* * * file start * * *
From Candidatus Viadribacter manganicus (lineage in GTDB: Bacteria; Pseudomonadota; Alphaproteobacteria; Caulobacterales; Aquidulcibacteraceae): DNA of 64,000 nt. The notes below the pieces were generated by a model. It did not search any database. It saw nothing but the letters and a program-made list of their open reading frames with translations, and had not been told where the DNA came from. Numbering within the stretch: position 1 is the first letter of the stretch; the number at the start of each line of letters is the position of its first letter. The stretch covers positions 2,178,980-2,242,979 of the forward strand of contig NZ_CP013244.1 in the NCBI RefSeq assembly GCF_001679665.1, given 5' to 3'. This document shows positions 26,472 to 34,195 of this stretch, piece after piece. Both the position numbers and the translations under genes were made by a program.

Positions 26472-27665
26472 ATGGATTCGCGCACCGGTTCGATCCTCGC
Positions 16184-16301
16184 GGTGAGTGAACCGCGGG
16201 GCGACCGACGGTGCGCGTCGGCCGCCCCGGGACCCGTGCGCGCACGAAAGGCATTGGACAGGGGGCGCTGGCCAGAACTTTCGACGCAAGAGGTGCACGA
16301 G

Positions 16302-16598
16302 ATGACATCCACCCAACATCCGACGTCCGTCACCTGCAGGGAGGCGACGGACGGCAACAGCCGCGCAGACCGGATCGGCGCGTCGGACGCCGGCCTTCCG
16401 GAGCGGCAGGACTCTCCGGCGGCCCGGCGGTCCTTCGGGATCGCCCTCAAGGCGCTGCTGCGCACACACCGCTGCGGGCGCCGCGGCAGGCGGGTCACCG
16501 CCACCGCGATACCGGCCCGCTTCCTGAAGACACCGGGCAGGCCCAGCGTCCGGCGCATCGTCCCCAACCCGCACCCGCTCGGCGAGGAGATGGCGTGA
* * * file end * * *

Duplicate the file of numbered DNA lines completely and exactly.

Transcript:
From Candidatus Viadribacter manganicus (lineage in GTDB: Bacteria; Pseudomonadota; Alphaproteobacteria; Caulobacterales; Aquidulcibacteraceae): DNA of 64,000 nt. The notes below the pieces were generated by a model. It did not search any database. It saw nothing but the letters and a program-made list of their open reading frames with translations, and had not been told where the DNA came from. Numbering within the stretch: position 1 is the first letter of the stretch; the number at the start of each line of letters is the position of its first letter. The stretch covers positions 2,178,980-2,242,979 of the forward strand of contig NZ_CP013244.1 in the NCBI RefSeq assembly GCF_001679665.1, given 5' to 3'. This document shows positions 26,472 to 34,195 of this stretch, piece after piece. Both the position numbers and the translations under genes were made by a program.

Positions 26472-27665
26472 ATGGATTCGCGCACCGGTTCGATCCTCGC
Positions 16184-16301
16184 GGTGAGTGAACCGCGGG
16201 GCGACCGACGGTGCGCGTCGGCCGCCCCGGGACCCGTGCGCGCACGAAAGGCATTGGACAGGGGGCGCTGGCCAGAACTTTCGACGCAAGAGGTGCACGA
16301 G

Positions 16302-16598
16302 ATGACATCCACCCAACATCCGACGTCCGTCACCTGCAGGGAGGCGACGGACGGCAACAGCCGCGCAGACCGGATCGGCGCGTCGGACGCCGGCCTTCCG
16401 GAGCGGCAGGACTCTCCGGCGGCCCGGCGGTCCTTCGGGATCGCCCTCAAGGCGCTGCTGCGCACACACCGCTGCGGGCGCCGCGGCAGGCGGGTCACCG
16501 CCACCGCGATACCGGCCCGCTTCCTGAAGACACCGGGCAGGCCCAGCGTCCGGCGCATCGTCCCCAACCCGCACCCGCTCGGCGAGGAGATGGCGTGA